The contemporary American church scene discloses significant spiritual trends. Tendencies originating obscurely in the past have now assumed forms quite obvious to the students of religious life.

American Christianity is dynamic, not static. It exists in a shifting historical situation, not in a vacuum. The visible church cannot fully escape this fact of historical change as the climate of the day. From day to day, reactions to it may appear quite imperceptible; in the span of a generation they will become quite apparent, and may even be cataclysmic.

The Protestant Reformation in the sixteenth centurn represented a break with both the doctrines and the hierarchy of Romanism. Justification by faith alone was not the only cardinal theological tenet of the Reformers. Intrinsic in the movement of reform was a desire to break with the suzerainty of Rome. Against the papal claim of ultimate authority in the Church and thus in the pope of Rome, the Reformers re-elevated to authority the written Word of God as the sole regulator and restrainer of conscience.

Protestant churches became independent and autonomous bodies, although often within the framework of national states. Yet in many instances independency, or existence outside these bodies, was not tolerated. The nonconformists in England were viciously persecuted. In Lutheran countries, Baptists and others eked out an uncomfortable survival. Even in early America, often pictured as the land of religious freedom, the same situation prevailed. In New England, for example, dissenters from the Puritan hope were exposed to the wrath of persecutors. Roger Williams, Henry Dunster and Ann Hutchinson shared in it personally.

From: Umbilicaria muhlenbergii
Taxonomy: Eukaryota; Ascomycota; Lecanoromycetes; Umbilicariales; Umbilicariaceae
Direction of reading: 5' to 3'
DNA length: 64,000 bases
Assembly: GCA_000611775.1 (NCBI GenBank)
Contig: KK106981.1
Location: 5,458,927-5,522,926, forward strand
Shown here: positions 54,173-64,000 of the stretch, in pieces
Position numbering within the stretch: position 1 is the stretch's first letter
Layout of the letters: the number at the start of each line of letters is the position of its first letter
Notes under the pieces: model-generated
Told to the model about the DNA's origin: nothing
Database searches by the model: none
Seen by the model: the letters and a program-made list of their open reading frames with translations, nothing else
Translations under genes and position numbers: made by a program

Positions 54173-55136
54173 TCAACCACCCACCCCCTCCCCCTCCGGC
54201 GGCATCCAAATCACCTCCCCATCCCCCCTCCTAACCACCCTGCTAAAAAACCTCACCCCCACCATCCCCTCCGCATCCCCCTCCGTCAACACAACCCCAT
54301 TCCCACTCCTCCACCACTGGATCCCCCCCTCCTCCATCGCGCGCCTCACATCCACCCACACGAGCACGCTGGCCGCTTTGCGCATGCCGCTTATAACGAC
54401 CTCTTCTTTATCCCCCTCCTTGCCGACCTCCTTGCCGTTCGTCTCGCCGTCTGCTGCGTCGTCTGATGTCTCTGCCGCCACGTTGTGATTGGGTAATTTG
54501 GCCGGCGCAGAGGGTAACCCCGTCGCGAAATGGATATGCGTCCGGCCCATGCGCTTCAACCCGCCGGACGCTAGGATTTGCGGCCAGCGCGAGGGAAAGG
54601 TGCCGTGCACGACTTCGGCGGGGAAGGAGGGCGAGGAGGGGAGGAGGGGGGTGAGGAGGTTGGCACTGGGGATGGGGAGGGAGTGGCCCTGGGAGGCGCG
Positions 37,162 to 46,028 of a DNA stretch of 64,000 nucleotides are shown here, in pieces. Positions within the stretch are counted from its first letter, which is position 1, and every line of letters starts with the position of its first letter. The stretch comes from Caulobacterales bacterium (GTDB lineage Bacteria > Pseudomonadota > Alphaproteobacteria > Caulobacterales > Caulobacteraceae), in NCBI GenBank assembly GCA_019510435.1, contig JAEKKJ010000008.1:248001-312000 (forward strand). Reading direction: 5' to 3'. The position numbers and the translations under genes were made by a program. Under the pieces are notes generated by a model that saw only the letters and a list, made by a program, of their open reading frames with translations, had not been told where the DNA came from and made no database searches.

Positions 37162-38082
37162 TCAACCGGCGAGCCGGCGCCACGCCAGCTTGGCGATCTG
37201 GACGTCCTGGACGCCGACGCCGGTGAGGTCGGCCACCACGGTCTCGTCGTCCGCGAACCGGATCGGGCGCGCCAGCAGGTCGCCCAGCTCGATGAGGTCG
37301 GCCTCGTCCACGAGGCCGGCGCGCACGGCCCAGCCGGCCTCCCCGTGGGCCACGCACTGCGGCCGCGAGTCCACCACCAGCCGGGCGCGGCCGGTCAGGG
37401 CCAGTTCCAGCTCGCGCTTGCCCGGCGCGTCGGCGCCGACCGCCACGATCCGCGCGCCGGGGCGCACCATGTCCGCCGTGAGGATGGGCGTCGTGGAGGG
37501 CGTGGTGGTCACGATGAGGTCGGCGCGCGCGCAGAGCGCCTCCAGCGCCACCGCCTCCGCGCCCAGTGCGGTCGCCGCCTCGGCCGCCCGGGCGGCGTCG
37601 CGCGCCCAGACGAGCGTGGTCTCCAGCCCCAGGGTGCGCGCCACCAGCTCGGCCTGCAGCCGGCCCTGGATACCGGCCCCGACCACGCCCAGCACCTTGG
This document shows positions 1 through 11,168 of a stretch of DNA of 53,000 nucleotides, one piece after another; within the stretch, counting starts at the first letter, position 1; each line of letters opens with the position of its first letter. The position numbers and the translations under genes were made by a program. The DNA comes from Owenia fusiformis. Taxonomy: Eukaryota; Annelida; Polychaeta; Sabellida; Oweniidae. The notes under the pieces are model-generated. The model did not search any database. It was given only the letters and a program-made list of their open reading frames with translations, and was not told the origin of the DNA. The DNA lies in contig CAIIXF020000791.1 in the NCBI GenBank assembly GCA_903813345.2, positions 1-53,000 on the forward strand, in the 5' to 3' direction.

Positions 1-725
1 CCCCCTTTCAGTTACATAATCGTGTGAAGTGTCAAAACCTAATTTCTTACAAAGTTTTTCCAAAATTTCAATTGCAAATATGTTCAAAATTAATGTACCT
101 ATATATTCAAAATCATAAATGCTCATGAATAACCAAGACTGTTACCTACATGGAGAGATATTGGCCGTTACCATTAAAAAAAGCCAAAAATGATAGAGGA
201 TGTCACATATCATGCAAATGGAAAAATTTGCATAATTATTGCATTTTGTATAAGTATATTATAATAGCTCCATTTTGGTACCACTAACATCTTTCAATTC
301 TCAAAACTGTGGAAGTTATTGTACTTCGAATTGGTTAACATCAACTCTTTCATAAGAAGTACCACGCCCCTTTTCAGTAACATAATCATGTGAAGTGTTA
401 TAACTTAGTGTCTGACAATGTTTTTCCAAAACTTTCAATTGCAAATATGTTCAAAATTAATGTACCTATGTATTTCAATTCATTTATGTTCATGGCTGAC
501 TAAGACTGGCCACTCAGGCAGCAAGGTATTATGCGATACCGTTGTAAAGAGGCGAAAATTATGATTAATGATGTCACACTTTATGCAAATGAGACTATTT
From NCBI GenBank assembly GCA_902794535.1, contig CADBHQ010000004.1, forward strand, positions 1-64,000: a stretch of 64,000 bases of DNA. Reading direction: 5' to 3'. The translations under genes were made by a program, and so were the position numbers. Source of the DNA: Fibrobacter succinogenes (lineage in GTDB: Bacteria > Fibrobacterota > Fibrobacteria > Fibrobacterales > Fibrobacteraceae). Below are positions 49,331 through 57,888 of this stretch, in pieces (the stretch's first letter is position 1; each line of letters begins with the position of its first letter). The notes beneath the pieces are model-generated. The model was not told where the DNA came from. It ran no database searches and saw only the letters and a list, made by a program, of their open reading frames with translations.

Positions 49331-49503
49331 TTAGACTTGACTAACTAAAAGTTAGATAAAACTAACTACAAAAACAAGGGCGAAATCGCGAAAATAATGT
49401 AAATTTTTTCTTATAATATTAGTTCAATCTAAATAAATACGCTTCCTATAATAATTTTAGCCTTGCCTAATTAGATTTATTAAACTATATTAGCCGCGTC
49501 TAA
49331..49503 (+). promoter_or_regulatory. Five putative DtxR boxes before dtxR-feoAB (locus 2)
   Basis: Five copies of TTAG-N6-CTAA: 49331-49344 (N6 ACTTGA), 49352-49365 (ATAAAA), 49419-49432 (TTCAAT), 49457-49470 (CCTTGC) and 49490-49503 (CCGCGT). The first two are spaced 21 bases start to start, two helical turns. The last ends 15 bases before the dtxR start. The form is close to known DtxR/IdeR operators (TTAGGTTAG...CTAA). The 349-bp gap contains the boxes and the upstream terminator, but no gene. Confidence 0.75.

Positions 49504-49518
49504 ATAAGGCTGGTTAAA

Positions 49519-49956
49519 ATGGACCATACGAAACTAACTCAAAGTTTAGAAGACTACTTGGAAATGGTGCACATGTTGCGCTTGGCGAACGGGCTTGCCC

More recently, certain trends in the United States have brought into sharp focus at least two virtually contradictory forces operating in community religious life. These forces are diametrically opposed, representing ultimates or extremes. Beyond them, it is impossible to move much to the right or to the left. These forces have not reached their limits in either case, but are headed in the direction of ultimates. But these two movements do not hold the field alone, for between these antitheses, other groups stand uncomfortably exposed to the pressures of history, keenly conscious that the immoderate forces of extremity bode ill for Protestantism.